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Ed Petersen and the Studio "A" Big Band: Chops, Don't Fail Me Now!

Jack Bowers By

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Ed Petersen and the Studio "A" Big Band: Chops, Don't Fail Me Now! This is our third encounter with the Studio “A” Big Band (having previously reviewed Uptown Stomp and Da Blues Done Gotcha Again! ), and this is perhaps the most convincing of an admirable trio, thanks in part to the luminous charts by composer/arranger/trumpeter/educator Dominic Spera, an old hand who established an award–winning Jazz Studies program at the University of Wisconsin–Eau Claire before moving on to the University of Indiana and eventually to a well–earned retirement. Ed Petersen’s Studio “A” ensemble, which so ably interprets Spera’s swinging, straight–ahead compositions, is largely an unknown quantity, as personnel is unlisted, but we are informed in the liner notes that the band is from the Washington, DC, area and that many of the players are past or present members of the well–endowed military Jazz ensembles who roam that territory, which speaks for itself. Some of the names should be quite familiar to those who listen regularly to the service bands — saxophonists Marty Nau, Scott Silbert and Jim Hayward; trombonists Dave Steinmeyer and Matt Niess, pianist John Fluck and drummer Clyde Connor are among the bell–ringers in this elderly noggin. Each of them is given room to solo, as are trumpeter Bill Moore, bassist Aaron Clay and trombonist Harvey Coonin (who merges with Steinmeyer, Jon Youngdahl and Lee Gause as the nominees on “Blue Bones“). Spera appends descriptive titles to many of his pieces, which makes it relatively easy to recognize some of those whose mastery inspired them, for example Woody Herman (“One for Woody”), Duke Ellington (“Duke It Out!”) or Miles Davis (“The Gospel According to Miles”). Fortunately for the listener, Spera is no robot–like imitator, and only brief allusions to those acclaimed ground–breakers serve as aural guideposts. The rest is pure Spera. Another of his charts, “Knight’s Court,” bows toward someone who has earned fame in another sphere of activity, IU’s colorful and often controversial basketball coach, Bobby Knight. It’s useless to enumerate highlights, as each of Spera’s charts is engaging and persuasive in its own way. Swifter tempos predominate, with only “Blues for Mr. Mellow” (featuring Nau’s alto) slowing the pace. “No Scuffle Shuffle” does exactly that, while “Speed Trap,” “Exit 135 North,” “Rompin’ Stompin’” and the well–named “Chops, Don’t Fail Me Now!” are riveting tours de force for ensemble and soloists. If you like your big–band music hot and swinging, this should give you ample reason to smile.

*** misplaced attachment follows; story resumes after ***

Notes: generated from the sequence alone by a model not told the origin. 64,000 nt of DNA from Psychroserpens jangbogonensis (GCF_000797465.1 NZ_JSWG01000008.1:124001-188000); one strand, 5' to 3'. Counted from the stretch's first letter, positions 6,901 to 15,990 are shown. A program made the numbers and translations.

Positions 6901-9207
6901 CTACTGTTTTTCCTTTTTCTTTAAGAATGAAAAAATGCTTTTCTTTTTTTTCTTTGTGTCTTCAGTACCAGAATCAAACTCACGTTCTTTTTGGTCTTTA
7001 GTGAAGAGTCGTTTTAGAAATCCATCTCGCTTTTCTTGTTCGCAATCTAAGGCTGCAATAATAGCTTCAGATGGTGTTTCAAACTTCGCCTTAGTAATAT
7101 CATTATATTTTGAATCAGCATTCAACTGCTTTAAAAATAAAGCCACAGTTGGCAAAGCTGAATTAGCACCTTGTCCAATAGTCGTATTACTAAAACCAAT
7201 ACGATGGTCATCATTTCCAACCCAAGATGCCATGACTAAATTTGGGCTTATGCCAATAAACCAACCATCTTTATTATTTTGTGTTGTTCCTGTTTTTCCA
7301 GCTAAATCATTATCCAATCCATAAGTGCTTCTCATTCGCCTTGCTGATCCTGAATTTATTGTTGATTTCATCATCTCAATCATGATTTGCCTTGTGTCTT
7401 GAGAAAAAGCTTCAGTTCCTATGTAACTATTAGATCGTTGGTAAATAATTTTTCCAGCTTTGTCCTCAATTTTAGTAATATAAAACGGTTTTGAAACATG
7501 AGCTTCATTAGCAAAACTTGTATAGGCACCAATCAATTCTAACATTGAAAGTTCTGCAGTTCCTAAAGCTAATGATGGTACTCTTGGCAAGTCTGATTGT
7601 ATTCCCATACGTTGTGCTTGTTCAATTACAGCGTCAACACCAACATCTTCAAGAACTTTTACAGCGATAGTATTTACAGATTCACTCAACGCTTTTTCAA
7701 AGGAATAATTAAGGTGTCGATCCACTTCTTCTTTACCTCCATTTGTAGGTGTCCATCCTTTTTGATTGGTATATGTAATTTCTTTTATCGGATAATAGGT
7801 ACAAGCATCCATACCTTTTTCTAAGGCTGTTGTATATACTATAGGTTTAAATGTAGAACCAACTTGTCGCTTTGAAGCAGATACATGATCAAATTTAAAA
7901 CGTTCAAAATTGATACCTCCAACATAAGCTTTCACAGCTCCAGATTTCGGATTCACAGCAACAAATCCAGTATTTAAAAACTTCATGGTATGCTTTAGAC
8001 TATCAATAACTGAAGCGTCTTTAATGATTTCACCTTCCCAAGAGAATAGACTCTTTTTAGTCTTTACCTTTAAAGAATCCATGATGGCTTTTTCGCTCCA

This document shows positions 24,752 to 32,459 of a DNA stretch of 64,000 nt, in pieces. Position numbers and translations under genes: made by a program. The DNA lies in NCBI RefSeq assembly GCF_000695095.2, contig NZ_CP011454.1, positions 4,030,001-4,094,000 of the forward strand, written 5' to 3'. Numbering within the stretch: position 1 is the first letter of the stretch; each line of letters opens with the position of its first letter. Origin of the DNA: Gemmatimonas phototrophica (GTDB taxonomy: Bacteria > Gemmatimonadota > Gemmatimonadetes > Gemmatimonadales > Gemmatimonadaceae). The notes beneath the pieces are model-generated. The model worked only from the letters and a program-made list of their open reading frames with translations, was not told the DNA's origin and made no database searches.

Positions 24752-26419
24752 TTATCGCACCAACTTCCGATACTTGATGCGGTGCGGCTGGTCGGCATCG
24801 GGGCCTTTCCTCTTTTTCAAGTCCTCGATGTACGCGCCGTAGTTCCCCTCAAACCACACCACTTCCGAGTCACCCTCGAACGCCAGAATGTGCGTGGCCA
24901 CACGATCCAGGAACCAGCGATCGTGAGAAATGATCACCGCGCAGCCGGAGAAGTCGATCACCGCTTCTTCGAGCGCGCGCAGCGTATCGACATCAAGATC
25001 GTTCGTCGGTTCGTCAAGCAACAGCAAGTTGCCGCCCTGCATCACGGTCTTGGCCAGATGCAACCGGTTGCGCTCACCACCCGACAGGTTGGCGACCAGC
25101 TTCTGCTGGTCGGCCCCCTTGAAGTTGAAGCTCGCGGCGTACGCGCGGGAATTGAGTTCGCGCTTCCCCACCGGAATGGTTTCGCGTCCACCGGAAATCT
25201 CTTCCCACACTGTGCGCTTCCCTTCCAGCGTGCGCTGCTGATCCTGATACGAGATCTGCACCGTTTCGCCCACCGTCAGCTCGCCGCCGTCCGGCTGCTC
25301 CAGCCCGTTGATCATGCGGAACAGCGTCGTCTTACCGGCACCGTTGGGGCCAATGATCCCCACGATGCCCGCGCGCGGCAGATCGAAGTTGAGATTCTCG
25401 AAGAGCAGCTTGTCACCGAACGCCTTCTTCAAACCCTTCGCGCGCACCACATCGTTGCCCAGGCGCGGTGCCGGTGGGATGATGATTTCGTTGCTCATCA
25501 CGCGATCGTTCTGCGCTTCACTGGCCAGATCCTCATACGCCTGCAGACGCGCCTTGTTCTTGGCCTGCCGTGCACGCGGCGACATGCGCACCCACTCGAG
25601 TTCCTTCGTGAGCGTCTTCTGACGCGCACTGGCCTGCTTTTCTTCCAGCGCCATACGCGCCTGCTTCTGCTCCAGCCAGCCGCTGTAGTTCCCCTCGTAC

Track listing: One for Woody; Duke It Out!; Blue Bones; Blues for Mr. Mellow; Sax–o–Rama; Speed Trap; Good Grief & Gravy; Exit 135 North; The Gospel According to Miles; Rompin’ Stompin’; Knight’s Court; No Scuffle Shuffle; Chops, Don’t Fail Me Now! 63:08.


Personnel:

unlisted.

Contact: C. L. Barnhouse, P.O. Box 680, Oskaloosa, IA 52577 (phone 515

Title: Chops, Don't Fail Me Now! | Year Released: 1999 | Record Label: Walking Frog


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